Tony Perkins and Franklin Graham, two of the most prominent Evangelical Christian leaders in the country, have both come to the defense of President Trump this week in the wake of an alleged affair with porn star Stormy Daniels.
In several media appearances both made similar cases for Trump, arguing that his alleged bad behavior is in the past and he’s a changed man now.
“That was a long time ago,” Graham told Don Lemon Tuesday night. “I’m more interested in who a person is today. I believe he’s a changed person.”
Perkins explained to Politico that many Evangelicals recognize that Trump’s past behavior was not always acceptable, but they’ve been willing to look past it. “We kind of gave him— ‘Alright, you get a mulligan. You get a do-over here,’” he said.
Like Graham, Perkins stipulated that Trump’s affair is alleged to have happened before he took office. That’s a big deal to Evangelicals, he said on CNN.
“If this behavior were occurring today, right now, as he is president of the United States, I can assure you that my support and the support of Evangelicals would be dissipating very rapidly,” Perkins said. “But we’re talking about something that occurred ten years ago, among a number of things that occurred with this president, prior to being president.”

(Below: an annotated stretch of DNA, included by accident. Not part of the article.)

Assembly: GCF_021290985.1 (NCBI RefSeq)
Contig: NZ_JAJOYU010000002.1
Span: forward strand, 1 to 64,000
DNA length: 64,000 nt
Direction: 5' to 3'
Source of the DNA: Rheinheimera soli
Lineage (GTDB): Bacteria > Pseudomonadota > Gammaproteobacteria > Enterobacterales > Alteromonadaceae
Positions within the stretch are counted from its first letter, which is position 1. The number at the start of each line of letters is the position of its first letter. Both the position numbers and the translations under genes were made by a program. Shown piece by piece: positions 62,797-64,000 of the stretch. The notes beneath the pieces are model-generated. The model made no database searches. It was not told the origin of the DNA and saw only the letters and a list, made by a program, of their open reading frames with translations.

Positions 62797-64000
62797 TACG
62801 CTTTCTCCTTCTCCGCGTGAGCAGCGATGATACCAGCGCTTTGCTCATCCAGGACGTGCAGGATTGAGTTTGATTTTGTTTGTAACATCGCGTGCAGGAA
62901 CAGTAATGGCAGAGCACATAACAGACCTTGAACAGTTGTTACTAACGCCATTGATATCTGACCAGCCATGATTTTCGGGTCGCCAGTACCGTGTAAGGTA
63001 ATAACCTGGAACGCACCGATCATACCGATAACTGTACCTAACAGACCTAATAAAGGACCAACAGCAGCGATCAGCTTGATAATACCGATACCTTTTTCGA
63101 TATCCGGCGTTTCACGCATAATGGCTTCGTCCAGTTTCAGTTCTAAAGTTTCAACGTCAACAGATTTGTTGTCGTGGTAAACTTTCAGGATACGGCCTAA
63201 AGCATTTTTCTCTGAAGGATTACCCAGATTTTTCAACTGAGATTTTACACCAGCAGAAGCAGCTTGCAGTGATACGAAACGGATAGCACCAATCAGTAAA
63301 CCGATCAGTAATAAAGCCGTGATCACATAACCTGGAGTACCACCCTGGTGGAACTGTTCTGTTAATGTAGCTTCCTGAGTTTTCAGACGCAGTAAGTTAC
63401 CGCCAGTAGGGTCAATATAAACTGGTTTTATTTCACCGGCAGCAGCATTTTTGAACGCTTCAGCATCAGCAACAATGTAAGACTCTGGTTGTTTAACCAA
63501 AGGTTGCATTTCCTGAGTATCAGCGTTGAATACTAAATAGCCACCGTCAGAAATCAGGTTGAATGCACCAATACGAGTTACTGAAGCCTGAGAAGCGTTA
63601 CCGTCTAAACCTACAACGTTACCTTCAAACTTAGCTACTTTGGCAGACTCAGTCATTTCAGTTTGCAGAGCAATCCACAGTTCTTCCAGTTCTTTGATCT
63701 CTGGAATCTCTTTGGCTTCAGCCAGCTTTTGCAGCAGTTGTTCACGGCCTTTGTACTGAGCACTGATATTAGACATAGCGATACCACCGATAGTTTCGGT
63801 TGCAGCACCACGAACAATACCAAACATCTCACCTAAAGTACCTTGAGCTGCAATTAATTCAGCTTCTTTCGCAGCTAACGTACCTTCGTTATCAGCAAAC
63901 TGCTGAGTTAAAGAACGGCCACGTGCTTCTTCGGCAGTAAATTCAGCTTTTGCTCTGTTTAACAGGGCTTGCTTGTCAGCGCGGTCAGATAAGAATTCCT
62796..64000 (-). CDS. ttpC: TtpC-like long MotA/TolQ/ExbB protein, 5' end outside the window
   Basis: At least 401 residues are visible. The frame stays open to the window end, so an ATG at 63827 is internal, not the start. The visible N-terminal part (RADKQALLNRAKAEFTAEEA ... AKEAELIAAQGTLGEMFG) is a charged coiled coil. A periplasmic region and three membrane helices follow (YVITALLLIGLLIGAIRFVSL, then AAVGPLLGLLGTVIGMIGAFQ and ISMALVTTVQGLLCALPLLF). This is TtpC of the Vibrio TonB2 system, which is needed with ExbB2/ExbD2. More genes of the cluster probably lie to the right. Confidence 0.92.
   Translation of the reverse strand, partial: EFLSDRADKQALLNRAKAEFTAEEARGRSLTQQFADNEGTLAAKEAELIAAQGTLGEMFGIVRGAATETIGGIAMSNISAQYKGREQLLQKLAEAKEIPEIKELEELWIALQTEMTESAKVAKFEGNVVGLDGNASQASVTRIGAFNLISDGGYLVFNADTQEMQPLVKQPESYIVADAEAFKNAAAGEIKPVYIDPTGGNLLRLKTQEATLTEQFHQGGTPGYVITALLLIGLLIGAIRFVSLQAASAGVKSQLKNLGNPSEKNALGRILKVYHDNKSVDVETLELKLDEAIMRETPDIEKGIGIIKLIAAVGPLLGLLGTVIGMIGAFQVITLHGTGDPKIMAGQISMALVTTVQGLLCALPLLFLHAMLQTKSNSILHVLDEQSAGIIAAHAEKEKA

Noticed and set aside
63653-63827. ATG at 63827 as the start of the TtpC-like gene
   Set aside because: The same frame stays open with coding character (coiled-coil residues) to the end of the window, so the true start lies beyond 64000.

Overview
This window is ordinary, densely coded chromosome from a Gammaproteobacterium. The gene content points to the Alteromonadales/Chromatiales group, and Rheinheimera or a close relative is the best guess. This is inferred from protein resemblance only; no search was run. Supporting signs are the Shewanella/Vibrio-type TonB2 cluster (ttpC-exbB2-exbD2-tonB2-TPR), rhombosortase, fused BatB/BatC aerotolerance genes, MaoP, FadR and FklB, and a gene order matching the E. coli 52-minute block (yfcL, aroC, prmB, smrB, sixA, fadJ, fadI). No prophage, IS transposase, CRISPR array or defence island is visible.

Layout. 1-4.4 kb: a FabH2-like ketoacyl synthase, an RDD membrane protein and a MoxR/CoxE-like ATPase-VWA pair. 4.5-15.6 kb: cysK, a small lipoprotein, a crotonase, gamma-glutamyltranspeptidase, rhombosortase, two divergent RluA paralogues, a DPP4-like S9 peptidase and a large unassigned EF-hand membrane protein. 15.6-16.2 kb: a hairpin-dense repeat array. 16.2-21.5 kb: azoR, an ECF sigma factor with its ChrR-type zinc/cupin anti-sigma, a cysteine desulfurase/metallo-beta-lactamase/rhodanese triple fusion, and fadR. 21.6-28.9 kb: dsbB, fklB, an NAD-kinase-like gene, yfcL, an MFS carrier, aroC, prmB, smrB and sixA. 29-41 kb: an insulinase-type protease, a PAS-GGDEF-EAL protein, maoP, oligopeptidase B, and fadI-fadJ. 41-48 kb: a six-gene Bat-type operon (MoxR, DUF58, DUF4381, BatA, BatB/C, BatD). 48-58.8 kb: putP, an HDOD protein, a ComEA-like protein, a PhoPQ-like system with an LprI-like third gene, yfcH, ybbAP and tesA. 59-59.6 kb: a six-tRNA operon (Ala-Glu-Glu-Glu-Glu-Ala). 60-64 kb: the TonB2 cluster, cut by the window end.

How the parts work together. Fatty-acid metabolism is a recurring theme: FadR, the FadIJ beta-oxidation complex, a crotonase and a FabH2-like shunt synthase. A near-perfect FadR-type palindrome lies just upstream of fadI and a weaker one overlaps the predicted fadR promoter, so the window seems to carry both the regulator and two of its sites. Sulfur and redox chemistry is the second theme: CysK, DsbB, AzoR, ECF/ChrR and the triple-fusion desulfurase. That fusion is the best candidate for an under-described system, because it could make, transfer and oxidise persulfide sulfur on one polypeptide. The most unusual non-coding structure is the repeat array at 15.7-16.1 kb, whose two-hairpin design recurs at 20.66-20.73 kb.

Though both men went to great pains to suggest that Trump is a changed man, they also suggested that their support is based more on Trump’s support of issues that are important to them than on approval of him as a man of God.
As Graham told MSNBC earlier this week, “We certainly don’t hold him up as the pastor of this country, and he’s not. But I appreciate the fact that the president does have a concern for Christian values, he does have a concern to protect Christians — whether it’s here at home or around the world — and I appreciate the fact that he protects religious liberty and freedom.”
Like Graham and Perkins, most Evangelical Christians are still standing by Trump, with 61 percent approving of the job he’s doing, as of December. The bad news for Trump? That represented a 16 percent drop from when he took office.